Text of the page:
A humanitarian convoy to Mariupol was not able to be dispatched due to insecurity.
We continue facing serious cash-flow constraints in our ability to deliver life-saving support.
So far, WHO has received just 9.6 million US dollars against our appeal for 57.5 million dollars over the next three months.
We thank Norway, Switzerland and the UN Central Emergency Response Fund for their generosity, but we continue to face a huge funding gap that prevents us from delivering urgently needed medical supplies.
We call on donors to quickly address these urgent needs.
WHO has now verified 64 attacks on health care since the start of the war, and we are in the process of verifying further attacks.
Attacks on health must stop. Health systems, facilities and health workers are not – and should never be – a target.
We also have concerns around the integrity and safe operation of nuclear and chemical facilities.
WHO is working with the International Atomic Energy Agency, and we continue to call on all sides to minimise the risk of a nuclear or chemical accident, which could have catastrophic consequences for human health.
We continue to call on the Russian Federation to stop the war.
Although Ukraine is rightly the focus of the world’s attention, it’s important that we don’t lose sight of the many other crises in which people are suffering.
Last week, I spoke about the humanitarian disaster in Tigray, and that WHO was still waiting for permission to send an additional 95 metric tonnes of medical supplies.
Since then, permission has been granted. If we can deliver these supplies safely, they will help people in desperate need, but much more is needed.
So far, only 4% of the needs for health supplies have been delivered to Tigray. That is insignificant.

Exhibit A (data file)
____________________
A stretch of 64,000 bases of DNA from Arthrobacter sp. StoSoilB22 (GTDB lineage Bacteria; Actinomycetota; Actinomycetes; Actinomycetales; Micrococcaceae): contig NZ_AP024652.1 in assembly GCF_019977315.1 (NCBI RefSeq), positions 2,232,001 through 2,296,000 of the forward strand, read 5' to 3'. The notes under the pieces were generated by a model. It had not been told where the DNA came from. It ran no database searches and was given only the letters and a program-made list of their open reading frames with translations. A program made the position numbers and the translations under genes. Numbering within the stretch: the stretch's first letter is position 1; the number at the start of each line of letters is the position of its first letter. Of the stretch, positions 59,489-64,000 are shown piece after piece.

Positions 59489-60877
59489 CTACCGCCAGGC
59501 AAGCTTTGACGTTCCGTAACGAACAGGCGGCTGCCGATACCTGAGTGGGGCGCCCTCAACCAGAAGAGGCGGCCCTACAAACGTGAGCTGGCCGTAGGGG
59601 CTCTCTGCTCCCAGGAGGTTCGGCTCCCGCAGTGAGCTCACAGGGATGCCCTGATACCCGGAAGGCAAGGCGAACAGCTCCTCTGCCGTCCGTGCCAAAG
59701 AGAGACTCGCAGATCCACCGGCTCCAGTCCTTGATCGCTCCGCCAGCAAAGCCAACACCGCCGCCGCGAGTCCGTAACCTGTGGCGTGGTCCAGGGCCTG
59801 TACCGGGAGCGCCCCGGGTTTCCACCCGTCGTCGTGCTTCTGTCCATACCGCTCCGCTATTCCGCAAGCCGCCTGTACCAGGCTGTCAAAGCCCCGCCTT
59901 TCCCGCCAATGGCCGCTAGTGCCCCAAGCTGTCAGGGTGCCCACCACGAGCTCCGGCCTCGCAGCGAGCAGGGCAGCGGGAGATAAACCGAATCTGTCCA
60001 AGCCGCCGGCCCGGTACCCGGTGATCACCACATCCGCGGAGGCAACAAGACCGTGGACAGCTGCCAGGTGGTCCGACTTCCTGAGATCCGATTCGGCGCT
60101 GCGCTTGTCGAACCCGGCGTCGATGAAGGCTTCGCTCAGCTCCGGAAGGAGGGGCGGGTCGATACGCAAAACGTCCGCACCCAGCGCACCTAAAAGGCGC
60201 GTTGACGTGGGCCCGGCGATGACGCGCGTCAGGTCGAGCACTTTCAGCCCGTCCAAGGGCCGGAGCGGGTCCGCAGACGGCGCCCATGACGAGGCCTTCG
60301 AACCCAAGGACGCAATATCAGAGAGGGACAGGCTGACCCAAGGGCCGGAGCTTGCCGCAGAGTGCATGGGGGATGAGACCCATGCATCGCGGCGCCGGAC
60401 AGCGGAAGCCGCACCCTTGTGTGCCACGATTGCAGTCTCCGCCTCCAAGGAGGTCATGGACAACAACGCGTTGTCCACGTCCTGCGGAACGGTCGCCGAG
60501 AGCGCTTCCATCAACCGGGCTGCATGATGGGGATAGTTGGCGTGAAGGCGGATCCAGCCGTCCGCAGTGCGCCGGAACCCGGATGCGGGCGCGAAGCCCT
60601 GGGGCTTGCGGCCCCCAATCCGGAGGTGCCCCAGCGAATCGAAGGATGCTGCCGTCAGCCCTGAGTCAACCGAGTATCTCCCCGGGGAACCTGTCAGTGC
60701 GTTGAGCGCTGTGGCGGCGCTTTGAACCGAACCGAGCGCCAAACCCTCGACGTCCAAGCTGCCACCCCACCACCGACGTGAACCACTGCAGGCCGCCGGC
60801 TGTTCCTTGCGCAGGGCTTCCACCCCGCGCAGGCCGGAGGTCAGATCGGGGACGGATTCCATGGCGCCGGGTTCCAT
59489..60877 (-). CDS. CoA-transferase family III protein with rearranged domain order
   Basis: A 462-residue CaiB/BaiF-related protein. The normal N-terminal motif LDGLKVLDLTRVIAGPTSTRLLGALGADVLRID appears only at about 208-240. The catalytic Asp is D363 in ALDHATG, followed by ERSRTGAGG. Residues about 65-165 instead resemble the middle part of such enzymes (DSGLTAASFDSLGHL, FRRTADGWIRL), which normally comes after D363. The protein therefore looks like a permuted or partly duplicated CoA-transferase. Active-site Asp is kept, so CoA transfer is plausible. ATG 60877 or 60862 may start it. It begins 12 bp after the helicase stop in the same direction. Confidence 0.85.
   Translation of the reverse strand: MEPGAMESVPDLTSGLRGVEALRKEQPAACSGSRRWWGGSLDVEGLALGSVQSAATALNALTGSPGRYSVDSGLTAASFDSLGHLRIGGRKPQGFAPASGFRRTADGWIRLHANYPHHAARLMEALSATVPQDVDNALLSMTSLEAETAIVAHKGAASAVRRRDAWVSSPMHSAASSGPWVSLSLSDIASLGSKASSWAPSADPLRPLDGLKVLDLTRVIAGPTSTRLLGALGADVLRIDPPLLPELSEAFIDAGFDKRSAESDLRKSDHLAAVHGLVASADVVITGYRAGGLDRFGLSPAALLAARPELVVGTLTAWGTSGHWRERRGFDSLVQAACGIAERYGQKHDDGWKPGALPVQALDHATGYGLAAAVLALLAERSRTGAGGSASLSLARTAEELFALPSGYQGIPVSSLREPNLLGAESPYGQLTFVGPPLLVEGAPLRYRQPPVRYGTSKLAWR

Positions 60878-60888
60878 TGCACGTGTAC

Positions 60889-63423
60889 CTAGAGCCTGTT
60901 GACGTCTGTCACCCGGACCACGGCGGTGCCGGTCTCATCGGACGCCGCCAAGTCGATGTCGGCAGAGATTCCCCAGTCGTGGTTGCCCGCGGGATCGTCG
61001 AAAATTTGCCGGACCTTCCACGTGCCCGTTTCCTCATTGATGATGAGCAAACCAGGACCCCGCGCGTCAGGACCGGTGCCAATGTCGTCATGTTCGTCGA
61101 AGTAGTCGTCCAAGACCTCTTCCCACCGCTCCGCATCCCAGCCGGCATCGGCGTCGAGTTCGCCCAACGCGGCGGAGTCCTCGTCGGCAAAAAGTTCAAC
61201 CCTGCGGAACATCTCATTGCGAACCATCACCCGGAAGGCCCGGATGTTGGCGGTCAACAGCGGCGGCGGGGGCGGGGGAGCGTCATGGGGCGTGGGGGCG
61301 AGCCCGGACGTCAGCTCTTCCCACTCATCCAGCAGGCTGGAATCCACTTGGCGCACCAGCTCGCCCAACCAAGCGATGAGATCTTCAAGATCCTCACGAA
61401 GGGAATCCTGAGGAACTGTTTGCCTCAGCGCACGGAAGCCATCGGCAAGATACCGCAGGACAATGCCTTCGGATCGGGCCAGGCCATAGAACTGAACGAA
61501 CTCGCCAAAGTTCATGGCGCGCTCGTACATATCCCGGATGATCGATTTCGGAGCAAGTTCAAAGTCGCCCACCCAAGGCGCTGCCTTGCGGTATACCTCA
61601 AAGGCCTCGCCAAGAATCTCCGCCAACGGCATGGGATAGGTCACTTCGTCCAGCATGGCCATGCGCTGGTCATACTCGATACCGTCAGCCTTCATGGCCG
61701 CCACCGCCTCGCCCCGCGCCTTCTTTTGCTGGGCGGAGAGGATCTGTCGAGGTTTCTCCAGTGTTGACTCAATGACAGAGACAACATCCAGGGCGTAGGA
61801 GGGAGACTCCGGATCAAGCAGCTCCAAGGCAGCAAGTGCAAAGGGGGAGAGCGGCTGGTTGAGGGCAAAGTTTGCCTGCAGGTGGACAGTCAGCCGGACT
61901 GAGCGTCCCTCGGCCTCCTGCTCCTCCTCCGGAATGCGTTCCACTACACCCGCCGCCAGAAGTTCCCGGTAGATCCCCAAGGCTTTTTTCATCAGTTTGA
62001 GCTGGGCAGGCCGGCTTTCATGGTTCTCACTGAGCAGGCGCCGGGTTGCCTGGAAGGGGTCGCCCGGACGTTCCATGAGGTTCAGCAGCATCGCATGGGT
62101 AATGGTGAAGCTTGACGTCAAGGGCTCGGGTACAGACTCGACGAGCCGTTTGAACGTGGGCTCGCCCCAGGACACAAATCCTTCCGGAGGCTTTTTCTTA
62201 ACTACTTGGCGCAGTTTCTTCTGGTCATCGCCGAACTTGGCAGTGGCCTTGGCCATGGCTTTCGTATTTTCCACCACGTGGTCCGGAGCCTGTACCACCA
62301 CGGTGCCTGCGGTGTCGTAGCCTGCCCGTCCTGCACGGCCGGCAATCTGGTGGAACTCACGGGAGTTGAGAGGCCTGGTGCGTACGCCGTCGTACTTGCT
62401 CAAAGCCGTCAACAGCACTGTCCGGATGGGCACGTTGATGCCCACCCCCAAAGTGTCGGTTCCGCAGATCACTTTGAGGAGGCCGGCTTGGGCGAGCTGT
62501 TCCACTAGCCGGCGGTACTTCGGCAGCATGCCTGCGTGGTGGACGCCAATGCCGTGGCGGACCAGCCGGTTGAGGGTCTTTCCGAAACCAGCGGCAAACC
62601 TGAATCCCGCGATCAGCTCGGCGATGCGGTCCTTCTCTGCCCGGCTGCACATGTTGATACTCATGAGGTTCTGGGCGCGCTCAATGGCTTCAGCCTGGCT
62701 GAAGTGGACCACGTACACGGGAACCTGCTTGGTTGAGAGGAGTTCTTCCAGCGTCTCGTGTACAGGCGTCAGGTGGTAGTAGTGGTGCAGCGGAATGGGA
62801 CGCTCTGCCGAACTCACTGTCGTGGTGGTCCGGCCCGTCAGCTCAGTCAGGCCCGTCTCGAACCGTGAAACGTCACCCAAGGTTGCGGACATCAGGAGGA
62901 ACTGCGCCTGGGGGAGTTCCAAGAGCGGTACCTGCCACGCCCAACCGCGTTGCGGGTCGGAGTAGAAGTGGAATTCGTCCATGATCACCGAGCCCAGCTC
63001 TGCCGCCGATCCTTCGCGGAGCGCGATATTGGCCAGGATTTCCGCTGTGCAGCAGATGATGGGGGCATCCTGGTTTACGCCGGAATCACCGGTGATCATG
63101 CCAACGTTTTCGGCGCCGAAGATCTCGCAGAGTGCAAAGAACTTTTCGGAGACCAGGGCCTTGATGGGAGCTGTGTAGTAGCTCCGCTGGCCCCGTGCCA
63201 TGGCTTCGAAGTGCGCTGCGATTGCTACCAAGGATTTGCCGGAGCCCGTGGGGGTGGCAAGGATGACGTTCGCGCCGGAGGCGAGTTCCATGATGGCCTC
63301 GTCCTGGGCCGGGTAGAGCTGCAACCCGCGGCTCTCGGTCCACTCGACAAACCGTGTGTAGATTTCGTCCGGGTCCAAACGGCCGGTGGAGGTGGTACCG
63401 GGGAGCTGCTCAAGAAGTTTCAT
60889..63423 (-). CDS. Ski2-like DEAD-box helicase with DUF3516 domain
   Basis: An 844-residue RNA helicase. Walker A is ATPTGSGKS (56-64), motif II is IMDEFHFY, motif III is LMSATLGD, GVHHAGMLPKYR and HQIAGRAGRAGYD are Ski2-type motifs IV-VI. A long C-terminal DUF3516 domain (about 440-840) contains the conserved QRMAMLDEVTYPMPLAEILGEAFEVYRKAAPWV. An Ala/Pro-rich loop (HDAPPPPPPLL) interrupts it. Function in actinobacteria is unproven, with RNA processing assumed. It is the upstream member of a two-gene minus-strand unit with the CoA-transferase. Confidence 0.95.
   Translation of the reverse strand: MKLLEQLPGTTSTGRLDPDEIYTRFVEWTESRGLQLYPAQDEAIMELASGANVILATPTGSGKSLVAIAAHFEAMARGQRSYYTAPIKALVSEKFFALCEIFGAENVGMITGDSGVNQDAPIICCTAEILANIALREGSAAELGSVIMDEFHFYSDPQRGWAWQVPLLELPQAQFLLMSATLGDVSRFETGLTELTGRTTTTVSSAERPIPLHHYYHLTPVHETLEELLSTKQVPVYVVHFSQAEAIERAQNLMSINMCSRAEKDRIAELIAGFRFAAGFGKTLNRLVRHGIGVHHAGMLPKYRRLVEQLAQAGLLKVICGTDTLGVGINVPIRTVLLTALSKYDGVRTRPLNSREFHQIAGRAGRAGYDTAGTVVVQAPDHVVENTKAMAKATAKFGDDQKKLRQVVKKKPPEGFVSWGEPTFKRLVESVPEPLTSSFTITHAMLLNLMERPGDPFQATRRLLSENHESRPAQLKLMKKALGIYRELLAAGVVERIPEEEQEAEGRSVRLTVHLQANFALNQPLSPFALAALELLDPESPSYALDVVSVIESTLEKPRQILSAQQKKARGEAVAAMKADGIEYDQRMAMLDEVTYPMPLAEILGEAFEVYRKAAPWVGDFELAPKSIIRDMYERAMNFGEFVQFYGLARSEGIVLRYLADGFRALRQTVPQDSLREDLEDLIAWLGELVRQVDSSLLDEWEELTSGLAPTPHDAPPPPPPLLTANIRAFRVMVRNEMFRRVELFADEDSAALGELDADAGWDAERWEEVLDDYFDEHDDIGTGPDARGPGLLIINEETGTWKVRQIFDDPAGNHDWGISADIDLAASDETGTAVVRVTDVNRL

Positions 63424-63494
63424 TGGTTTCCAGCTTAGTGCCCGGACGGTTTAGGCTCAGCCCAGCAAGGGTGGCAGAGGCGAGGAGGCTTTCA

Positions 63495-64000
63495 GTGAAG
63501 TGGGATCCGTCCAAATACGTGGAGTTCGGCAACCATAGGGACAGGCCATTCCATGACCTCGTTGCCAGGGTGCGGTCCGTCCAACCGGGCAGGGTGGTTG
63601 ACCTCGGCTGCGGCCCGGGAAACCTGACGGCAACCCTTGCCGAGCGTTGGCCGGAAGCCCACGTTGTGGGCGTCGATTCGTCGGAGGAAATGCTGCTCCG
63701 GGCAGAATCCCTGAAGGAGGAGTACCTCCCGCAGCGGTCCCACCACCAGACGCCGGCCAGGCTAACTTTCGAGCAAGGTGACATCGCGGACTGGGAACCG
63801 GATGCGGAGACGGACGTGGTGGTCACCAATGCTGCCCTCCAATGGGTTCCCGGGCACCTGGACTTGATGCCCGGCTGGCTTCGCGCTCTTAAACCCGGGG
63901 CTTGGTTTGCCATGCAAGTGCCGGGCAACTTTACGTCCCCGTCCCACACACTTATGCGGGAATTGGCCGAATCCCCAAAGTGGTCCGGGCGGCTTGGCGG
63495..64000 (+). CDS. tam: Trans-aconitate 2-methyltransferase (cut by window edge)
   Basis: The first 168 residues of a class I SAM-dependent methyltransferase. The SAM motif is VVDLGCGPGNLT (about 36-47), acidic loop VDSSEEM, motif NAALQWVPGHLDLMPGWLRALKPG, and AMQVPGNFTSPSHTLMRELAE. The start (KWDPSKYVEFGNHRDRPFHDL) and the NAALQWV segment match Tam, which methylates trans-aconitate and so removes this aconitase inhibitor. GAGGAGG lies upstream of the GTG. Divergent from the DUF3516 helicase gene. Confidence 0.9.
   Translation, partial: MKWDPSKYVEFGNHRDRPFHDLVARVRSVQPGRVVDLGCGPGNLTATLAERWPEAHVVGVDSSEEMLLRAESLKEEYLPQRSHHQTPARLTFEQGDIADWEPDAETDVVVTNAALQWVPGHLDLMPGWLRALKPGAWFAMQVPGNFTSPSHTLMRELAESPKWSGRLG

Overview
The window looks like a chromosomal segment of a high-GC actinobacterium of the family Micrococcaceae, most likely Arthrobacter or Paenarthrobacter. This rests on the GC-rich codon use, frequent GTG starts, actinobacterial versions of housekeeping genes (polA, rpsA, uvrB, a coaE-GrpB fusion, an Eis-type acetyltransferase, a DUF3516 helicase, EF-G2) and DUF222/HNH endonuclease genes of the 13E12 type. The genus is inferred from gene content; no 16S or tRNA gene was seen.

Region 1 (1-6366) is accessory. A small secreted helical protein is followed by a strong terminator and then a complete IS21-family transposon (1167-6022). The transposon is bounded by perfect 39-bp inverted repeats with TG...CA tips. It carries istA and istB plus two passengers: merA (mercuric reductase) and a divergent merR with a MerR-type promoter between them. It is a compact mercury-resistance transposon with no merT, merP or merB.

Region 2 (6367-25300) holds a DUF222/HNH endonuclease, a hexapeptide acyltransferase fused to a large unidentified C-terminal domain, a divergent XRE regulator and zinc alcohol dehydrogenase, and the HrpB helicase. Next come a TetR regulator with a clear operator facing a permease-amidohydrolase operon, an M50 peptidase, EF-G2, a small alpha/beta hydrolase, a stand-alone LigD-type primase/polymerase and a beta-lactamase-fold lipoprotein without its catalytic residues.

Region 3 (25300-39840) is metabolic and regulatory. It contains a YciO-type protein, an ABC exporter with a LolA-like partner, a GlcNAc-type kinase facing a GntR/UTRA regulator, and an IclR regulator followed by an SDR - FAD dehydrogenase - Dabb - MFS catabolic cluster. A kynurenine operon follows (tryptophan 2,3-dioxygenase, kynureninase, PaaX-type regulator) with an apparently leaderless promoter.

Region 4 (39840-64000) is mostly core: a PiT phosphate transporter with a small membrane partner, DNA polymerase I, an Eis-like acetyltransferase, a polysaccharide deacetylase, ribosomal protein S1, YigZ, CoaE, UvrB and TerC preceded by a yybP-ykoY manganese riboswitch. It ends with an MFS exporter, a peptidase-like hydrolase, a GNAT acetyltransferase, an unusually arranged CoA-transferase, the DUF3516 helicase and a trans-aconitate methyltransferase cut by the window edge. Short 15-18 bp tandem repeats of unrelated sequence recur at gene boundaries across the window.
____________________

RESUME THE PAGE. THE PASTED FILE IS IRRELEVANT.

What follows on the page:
The region has been under siege for almost 500 days, with dire shortages of fuel and food. People are starving to death. Actually, giving them food is more important than medicine.
We continue to call on Ethiopia and Eritrea to end the blockade.
Earlier this week, I had the honour of attending the Guinea Worm Summit in Abu Dhabi.
Although it’s largely unknown in high-income countries, Guinea worm has plagued people in Africa, the Middle East and Asia for millennia.
But thanks to a partnership between WHO, the Carter Center and other partners, the eradication of this ancient disease is now within sight.
In the 1980s there were an estimated 3.5 million cases of Guinea worm disease globally. Last year, there were just 15 cases.
Today, Guinea worm remains endemic in just five African countries.
At the Guinea Worm Summit in Abu Dhabi this week, Ministers of Health from those countries came together to commit to taking the action needed to eradicate Guinea worm by 2030.
Finally, tomorrow is World TB Day.
Tuberculosis kills more than 1.5 million people each year.
Ending this debilitating disease remains a priority for WHO, and in recent years, we have made encouraging progress.
More than 66 million people received access to TB services since the year 2000.
However, the COVID-19 pandemic has led to disruptions that reversed years of progress. And the war in Ukraine is also jeopardising progress in that country.